Barview Jetty Swell Statistics, December: All Swell – Any Wind
This image illustrates the variation of swells directed at Barview Jetty through an average December, based on 1961 NWW3 model predictions since 2006 (values every 3 hours). The wave model does not forecast wind and surf right at the coastline so we have chosen the optimum grid node based on what we know about Barview Jetty. In this particular case the best grid node is 3 km away (2 miles).
The rose diagram describes the distribution of swell sizes and directions, while the graph at the bottom shows the same thing but without direction information. Five colours illustrate increasing wave sizes. Blue shows the smallest swells, less that 0.5m (1.5 feet) high. These happened only 15% of the time. Green and yellow illustrate increasing swell sizes and red represents largest swells greater than >3m (>10ft). In each graph, the area of any colour is proportional to how commonly that size swell happens.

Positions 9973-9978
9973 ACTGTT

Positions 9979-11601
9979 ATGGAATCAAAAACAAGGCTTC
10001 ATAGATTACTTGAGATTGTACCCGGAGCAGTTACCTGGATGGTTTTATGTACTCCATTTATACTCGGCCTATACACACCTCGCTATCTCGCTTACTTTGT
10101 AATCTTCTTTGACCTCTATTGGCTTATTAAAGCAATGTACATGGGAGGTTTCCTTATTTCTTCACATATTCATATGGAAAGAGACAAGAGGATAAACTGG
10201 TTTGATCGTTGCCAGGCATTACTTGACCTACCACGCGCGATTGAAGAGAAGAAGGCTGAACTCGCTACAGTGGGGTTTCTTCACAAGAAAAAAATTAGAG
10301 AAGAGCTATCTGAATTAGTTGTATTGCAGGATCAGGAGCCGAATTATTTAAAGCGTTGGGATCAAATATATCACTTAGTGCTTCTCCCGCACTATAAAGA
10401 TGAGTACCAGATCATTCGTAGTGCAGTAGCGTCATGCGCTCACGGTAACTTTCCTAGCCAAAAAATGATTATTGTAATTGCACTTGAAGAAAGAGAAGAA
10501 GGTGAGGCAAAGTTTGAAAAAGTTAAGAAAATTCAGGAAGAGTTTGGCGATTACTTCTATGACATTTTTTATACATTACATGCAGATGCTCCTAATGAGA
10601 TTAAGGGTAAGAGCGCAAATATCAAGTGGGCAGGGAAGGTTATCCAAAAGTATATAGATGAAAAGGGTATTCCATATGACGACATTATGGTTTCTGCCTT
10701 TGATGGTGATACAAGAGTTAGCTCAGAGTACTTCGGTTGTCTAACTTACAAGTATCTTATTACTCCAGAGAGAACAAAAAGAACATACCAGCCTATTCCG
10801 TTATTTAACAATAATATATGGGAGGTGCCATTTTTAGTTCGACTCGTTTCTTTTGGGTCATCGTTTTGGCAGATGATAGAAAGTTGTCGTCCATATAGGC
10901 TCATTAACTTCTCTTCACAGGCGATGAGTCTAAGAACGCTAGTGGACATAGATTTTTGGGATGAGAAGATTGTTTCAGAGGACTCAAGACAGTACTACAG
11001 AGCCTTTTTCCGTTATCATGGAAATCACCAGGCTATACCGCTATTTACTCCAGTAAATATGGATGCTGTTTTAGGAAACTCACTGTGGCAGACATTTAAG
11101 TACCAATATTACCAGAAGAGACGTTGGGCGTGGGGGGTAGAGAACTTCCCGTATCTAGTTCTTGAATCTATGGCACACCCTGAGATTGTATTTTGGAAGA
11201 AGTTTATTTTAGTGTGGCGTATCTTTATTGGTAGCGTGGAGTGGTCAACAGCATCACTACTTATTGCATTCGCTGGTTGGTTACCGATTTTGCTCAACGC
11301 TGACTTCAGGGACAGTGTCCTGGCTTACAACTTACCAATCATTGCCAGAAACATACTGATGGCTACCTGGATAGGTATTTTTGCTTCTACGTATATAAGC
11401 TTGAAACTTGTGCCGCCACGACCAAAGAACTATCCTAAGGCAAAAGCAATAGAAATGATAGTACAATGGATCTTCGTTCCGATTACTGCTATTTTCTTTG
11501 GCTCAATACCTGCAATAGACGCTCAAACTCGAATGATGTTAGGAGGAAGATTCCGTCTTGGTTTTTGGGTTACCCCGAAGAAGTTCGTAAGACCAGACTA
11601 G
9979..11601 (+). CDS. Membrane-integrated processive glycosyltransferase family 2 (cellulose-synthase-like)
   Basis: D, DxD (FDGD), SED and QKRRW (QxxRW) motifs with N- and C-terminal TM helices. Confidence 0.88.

The diagram implies that the most common swell direction, shown by the largest spokes, was WNW, whereas the the most common wind blows from the SSE. Because the wave model grid is out to sea, sometimes a strong offshore wind blows largest waves away from Barview Jetty and offshore. We group these with the no surf category of the bar chart. To simplify things we don't show these in the rose plot. Because wind determines whether or not waves are surfable at Barview Jetty, you can select a similar diagram that shows only the swells that were predicted to coincide with glassy or offshore wind conditions. In a typical December, swells large enough to cause good for surfing waves at Barview Jetty run for about 85% of the time.
IMPORTANT: Beta version feature! Swell heights are open water values from NWW3. There is no attempt to model near-shore effects. Coastal wave heights will generally be less, especially if the break does not have unobstructed exposure to the open ocean.